‘Plants are the major source of available carbon for biological activity, so soil biodiversity and biological activity depend on the quality and quantity of carbon inputs from plants, through root exudation and above- and below-ground plant residues, and plant-induced changes in soil physical and chemical properties. Pastures are composed of mixtures of plant types (legumes, grasses, C3, C4) so are considered to have a greater potential to influence diverse biological processes. However, the availability of carbon in grazed systems is mediated strongly by grazing management, due to above- and below-ground plant growth in response to grazing.’

Plant growth promotion:

‘Rhizosphere (root zone) microorganisms have one or more specific associations with plants that influence plant growth. Among the many mechanisms associated with plant-rhizosphere microorganism interactions, the production of biologically active metabolites is one of the most important ways that rhizosphere microbiota influence plant growth.’

Disease suppression/biocontrol: 

‘Disease suppressiveness of soil is the ability of a soil to suppress disease severity even in the presence of a pathogen, host plant and favourable climatic conditions.For the disease suppression known as ‘general suppression’, the inhibition of pathogenic populations is related to either the activity of the total microflora or diverse microbial-faunal interactions. The increase in disease suppression against a range of cereal root diseases, documented at Avon SA, was related to increased soil carbon inputs from stubble and roots derived from higher yielding crops and greater cropping frequency.’

‘Increased carbon inputs result in changes to the composition and activity of the soil microbial community over time. These changes result in greater competition for soil resources that, along with predation and inhibition of pathogens, lead to increased suppression of many soil-borne fungal diseases. All soils have the ability to suppress soil-borne root diseases to some extent through the activity of soil microbes, so disease suppression is not an absolute characteristic but a continuum from highly suppressive soils to poorly suppressive (disease conducive) soils.’

Management impacts on microbial biomass: 

  • Direct effects on the populations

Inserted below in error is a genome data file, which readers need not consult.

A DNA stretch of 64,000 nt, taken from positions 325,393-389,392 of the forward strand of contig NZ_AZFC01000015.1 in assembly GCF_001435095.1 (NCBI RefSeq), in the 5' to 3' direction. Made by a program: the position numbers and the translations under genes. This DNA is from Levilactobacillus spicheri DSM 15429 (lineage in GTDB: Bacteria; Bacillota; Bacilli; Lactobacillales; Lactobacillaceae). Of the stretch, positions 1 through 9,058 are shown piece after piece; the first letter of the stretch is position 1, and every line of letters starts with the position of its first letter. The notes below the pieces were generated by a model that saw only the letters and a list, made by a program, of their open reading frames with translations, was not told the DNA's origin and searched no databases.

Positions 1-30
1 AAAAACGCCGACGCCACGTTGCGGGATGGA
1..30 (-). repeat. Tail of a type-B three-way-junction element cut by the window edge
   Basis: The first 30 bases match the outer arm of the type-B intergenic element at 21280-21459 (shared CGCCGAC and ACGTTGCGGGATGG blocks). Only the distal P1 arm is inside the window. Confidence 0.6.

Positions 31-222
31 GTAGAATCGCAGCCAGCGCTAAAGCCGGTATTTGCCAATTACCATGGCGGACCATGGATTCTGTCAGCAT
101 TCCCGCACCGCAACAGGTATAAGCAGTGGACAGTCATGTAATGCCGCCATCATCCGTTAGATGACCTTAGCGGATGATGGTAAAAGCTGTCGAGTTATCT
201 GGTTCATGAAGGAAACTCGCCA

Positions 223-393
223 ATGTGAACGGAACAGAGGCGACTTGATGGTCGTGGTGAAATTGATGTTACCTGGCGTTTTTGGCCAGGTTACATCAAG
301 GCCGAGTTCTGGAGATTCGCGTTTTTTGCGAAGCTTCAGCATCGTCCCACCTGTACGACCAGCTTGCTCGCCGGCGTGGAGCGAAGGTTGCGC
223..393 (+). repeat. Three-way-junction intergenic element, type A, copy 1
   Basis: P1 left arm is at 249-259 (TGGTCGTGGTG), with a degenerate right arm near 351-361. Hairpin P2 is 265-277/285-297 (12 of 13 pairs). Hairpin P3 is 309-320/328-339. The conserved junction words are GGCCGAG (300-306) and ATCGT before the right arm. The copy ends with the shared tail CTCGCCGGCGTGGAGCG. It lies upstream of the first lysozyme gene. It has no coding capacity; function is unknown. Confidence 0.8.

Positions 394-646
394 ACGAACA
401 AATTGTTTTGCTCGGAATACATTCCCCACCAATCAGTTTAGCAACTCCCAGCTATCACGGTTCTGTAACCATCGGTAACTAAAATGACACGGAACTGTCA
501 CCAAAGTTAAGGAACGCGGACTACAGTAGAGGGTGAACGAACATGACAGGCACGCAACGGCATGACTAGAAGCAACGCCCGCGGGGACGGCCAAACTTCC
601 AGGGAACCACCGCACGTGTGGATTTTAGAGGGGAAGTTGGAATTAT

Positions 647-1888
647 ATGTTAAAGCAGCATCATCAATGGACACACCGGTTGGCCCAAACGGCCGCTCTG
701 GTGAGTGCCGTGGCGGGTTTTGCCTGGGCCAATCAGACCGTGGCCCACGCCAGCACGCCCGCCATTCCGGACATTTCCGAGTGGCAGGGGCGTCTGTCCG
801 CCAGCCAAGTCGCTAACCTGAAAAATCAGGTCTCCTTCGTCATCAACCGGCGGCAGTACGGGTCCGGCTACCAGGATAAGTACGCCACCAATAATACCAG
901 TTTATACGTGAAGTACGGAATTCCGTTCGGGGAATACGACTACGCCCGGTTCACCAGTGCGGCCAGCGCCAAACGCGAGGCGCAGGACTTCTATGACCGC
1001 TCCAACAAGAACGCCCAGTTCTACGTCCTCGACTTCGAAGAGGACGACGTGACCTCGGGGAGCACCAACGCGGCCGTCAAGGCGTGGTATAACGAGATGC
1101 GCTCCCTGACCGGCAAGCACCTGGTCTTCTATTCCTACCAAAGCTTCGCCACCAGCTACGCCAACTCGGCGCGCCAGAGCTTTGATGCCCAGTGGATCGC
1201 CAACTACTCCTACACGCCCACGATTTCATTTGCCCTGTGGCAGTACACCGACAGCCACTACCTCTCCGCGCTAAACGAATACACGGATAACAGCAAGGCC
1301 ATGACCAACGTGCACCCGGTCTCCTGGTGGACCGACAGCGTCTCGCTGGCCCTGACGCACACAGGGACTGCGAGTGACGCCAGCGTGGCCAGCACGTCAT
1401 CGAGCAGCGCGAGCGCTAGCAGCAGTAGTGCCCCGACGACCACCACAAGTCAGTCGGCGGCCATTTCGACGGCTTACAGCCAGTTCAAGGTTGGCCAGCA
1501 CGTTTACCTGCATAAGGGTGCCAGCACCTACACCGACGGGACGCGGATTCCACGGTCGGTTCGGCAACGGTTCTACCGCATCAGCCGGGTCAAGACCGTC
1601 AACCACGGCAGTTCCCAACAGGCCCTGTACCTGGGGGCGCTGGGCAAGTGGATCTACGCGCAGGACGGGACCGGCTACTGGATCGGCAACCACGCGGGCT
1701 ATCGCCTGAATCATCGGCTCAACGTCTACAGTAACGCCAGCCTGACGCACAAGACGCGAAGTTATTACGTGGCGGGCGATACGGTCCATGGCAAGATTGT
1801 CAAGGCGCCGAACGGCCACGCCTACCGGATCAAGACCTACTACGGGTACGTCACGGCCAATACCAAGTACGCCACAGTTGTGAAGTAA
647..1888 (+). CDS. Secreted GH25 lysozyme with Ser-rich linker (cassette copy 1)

• Changes in the soil habitat (e.g., physical and chemical properties), microclimate and carbon (energy) sources
  • Influences on above ground productivity and community composition. Crop rotation influences soil biota directly by choice of plant types and indirectly by associated agronomic practices. 
  • Some of the agronomic practices that impact on populations of biota include
    • Stubble retention
    • Tillage
    • Application of herbicides
    • Insecticide and fungicide application
    • Application of manures or fertilisers
    • Application of chemical amendments or waste products
    • A number of papers have been published describing the effects of management practices on soil biota even for Australian conditions.

Agrochemicals: 

‘With increased adoption of stubble retention and reduced till practices and the introduction of new herbicides, herbicide use will remain an essential practice in the near future. Non-target effects of herbicides on soil biological activities may cause undesirable effects on essential transformation processes such as reduced nitrification and nitrogen mineralisation, or result in unexpected damage to crops through increased diseased incidence.’

The article mentioned that different herbicides had different effects on soil biota and biological processes, some had considerable negative consequences while others didn’t appear to impact soil biology negatively at all. 

‘Soils with a healthy biota could recover from short-term negative effects of herbicide application. Appropriate use of herbicides could be less destructive to soil biota if management practices that improve biological activity are promoted. Landholders need to modify management practices to avoid application of specific herbicides. An appropriate recovery period for soil biota should be allowed between herbicide applications.’

Conclusion: 

This season, we encourage you to consider the impact of your management decisions on the incredibly important life under our feet. These could consist of what inputs you use, how and when you apply them, crop rotations, inclusion of cover crops, species diversity, disease management, ground cover, row spacing, grazing management, herbicide applications and many others. Soil microbes rely on living root systems and soil carbon/organic matter as a food source and home and striving to increase both things in our soil is fundamental to building resilient systems and reaching our long-term financial and environmental objectives.   

Appendix: